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Barry Buzan and Richard Little

For most English School writers, the international society is an element that is always present in international relations, but whose depth, character, and influence all fluctuate with historical contingency. The historical wing of the English School focuses on how the contemporary global international society came about as a result of the expansion to planetary scale of what was originally a novel type of international society that emerged in early modern Europe. This is partly a story of power and imposition, and partly one of the successful spread and internalization beyond the West of Western ideas such as sovereignty and nationalism. It is also a story about what happens when international society expands beyond the cultural heartland which gave birth to it. The classical story has been critiqued for being too Eurocentric and underplaying the fact that European international society did not emerge fully formed in Europe and then spread from there to the rest of the world. Rather, it developed as it did substantially because it was already spreading as it emerged, and was thus in its own way as much shaped by the encounter as was the non-European world. A related line of critique points out the conspicuous and Eurocentric failure of the classical story to feature the fact that colonialism was a core institution of European international society.


José da Mota-Lopes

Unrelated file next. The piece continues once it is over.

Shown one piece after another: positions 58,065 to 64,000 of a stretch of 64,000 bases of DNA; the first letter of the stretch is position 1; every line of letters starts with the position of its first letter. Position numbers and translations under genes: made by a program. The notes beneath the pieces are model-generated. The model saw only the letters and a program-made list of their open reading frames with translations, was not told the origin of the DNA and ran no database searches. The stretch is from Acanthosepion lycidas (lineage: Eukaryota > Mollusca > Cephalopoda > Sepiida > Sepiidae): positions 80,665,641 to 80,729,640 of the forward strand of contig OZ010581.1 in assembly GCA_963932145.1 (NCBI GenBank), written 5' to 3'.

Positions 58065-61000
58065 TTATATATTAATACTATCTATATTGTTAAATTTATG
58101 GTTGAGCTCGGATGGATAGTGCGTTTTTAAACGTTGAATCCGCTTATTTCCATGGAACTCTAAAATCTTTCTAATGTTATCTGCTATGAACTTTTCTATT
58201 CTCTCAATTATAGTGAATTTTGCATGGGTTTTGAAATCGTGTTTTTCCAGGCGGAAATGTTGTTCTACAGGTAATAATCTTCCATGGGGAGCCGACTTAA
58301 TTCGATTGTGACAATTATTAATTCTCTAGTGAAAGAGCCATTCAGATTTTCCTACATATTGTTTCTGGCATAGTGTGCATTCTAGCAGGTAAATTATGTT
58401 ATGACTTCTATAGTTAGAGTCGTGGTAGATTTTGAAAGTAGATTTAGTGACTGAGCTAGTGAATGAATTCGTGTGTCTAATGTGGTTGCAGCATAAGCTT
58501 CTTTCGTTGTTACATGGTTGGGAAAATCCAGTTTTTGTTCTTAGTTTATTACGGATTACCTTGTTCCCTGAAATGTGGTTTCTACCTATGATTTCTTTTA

The current scholarship on European colonialism may be divided into two approaches: colonial studies, sometimes referred to as a political-economy approach, and postcolonial studies, also known as “postcolonialism” or “subaltern studies.” Whereas the field of colonial studies appeared with the emergence of colonialism, the second emerged with decolonization, the national liberation armed struggles, and the political, formal, or institutional collapse of colonialism. The two approaches became or appeared as protests against very similar circumstances and critically complemented one another, but they soon tended to follow parallel and very different trajectories. Three basic conceptual references offer important insights not only about the geostrategic, historical, and socioeconomic trajectories of colonialism but also on its cultural evolvement and its present consequences: colonial encounter, colonial situation, and colonial legacy. In addition, the field of colonial or postcolonial studies today may give rise to three major evolvements in the near future. The first consists in the recovery of what started to be the initial subject matter of postcolonialism. The second arises from the requirement of a return to the political, historical, and economic origins of postcolonialist studies. Finally, it will perhaps be at the point of conjunction of world-systems analysis with postcolonial studies that a fundamental problem affecting our world will find the beginning of a possible solution. The combined application of world-systems analysis and postcolonial studies is a promising intellectual instrument for confronting the in-depth influence of Eurocentrism or Euro-American universalism in the current practice and teaching of the social sciences.